aware of what they are doing. And ask believing women to lower their
looks and to guard their private organs...." (An Nur, 30-31)

In the traditions, Jabir bin Abduallah is reported to have said, "I asked
the Prophet (peace be upon him) about looking at some woman by chance,
the Prophet (peace be upon him) told me to divert my looks".

The Prophet (peace be upon him) advised Ali, "O Ali, you must not
gaze at a woman. You are allowed the first look but not the subsequent".
But Ali's report does not mean that looking at a person of the opposite sex
is absolutely forbidden. It is only when one seeks sexual pleasure or finds
and relishes it. Indeed, in the model society of Islam, Muslims used to as-
semble freely and frequently; they were mostly acquainted with each other,
men and women; they conversed and interacted intensively. But all those
activities, were undertaken in a spirit of innocence and in the context of a
virtuous society.

The meaning behind the prohibition of some looks at women is borne

out by the correlation between such looks and sexual intercourse: "Allah
decreed for every human being his unavoidable share of sexual intercourse.
The eye partakes of that by looks, the tongue by speech the soul aspires and
craves, and the genital organs fulfil or deny the final act". (Bukhari and Abu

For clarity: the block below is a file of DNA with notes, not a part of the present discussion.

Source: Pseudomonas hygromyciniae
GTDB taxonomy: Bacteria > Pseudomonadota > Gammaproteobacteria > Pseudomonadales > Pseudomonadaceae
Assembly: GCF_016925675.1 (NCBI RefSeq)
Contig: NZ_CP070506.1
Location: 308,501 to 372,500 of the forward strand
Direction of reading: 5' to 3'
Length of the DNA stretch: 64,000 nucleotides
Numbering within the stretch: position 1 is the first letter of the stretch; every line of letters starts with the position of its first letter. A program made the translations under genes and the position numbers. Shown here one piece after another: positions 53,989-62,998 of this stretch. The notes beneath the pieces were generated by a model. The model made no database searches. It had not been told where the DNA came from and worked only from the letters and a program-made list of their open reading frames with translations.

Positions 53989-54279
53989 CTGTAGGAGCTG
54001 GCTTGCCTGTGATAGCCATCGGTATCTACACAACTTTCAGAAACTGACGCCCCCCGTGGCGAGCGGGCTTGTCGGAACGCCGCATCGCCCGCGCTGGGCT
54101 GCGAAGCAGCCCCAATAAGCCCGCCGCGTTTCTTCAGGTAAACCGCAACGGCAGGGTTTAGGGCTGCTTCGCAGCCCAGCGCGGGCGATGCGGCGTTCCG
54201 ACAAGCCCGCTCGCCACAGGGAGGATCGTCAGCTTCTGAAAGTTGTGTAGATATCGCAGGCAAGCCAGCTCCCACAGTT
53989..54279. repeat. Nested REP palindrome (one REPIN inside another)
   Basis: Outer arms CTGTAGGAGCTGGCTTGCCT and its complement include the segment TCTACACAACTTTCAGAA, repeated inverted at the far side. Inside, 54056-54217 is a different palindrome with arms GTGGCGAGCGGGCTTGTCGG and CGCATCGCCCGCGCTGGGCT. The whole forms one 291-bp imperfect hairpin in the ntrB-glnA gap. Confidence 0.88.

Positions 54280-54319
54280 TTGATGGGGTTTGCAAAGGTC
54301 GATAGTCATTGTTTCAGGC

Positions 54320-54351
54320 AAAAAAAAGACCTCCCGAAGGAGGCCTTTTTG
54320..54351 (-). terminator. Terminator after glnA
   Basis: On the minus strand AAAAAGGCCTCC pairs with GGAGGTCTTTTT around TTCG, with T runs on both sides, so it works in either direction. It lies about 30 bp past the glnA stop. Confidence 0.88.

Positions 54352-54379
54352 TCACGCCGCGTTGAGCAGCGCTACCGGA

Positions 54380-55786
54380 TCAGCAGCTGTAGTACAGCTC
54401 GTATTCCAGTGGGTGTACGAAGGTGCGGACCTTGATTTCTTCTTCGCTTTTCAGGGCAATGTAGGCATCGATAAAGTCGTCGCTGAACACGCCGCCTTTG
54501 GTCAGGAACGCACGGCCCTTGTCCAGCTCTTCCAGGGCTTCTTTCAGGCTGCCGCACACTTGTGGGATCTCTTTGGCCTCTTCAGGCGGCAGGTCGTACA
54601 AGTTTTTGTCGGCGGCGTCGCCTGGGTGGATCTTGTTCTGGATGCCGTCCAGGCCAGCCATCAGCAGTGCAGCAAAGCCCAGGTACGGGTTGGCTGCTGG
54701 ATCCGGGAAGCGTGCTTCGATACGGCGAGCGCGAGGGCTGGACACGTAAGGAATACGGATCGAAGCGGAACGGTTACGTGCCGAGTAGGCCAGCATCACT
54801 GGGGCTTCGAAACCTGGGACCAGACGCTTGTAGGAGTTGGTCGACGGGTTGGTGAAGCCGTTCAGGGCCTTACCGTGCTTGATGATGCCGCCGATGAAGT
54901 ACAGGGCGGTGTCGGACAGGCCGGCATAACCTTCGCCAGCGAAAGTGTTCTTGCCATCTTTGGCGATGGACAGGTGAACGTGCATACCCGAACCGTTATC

Similarly Abdullah bin Abbas reports that the Prophet was riding a
camel with Al-Fadhl, Abdullah's brother, behind him. A beautiful woman
came to ask the Prophet about the Haj of her father. Al Fadhl began to stare
at her; her beauty impressed him a lot. The Prophet (peace be upon him)
having noticed this while Al Fadhl was busy looking, put his hand behind
and turned his face away from her hither and thither as she went along with
them. Al Abbas said to the Prophet, "you are twisting the neck of your
nephew!" The Prophet replied, "I noticed that both the boy and the girl were
young; and I feared that Satan may intervene". (At-Tirmithy and Bukhari).

When assembled men and women must not be crammed in such a

manner that breaths and bodies are very close to each other. If the practical
exigencies demand, they may, however, get closer, as for instance during
Haj. And wherever there are men and women in homes, streets, meetings or
public occasions, it is advisable that some distance between the two sexes
be maintained. It is on the basis of the same principle that men and women
occupy conspicuously separate rows in prayers. During the prayer, sitting
or standing, people take up their position in a very compact manner; and
while praying one should be completely detached from everything that may
divert one from attending fully to God. The Prophet (peace be upon him)
designated a door exclusively for ladies to ente r and leave the mosque. Ibn-
Umar reports that the Prophet (peace be upon him) said, "may we restrict
this door for ladies only". (Abu Dawoud).

Similarly, on the highway, men and women must maintain some dis-
tance. Hamza bin Sayyed Al Ansari cited his father as saying that he heard
the Prophet (peace be upon him) ask the ladies, "you stay apart, for you can
not walk in the middle of the road; you bear to the sides of the road". "A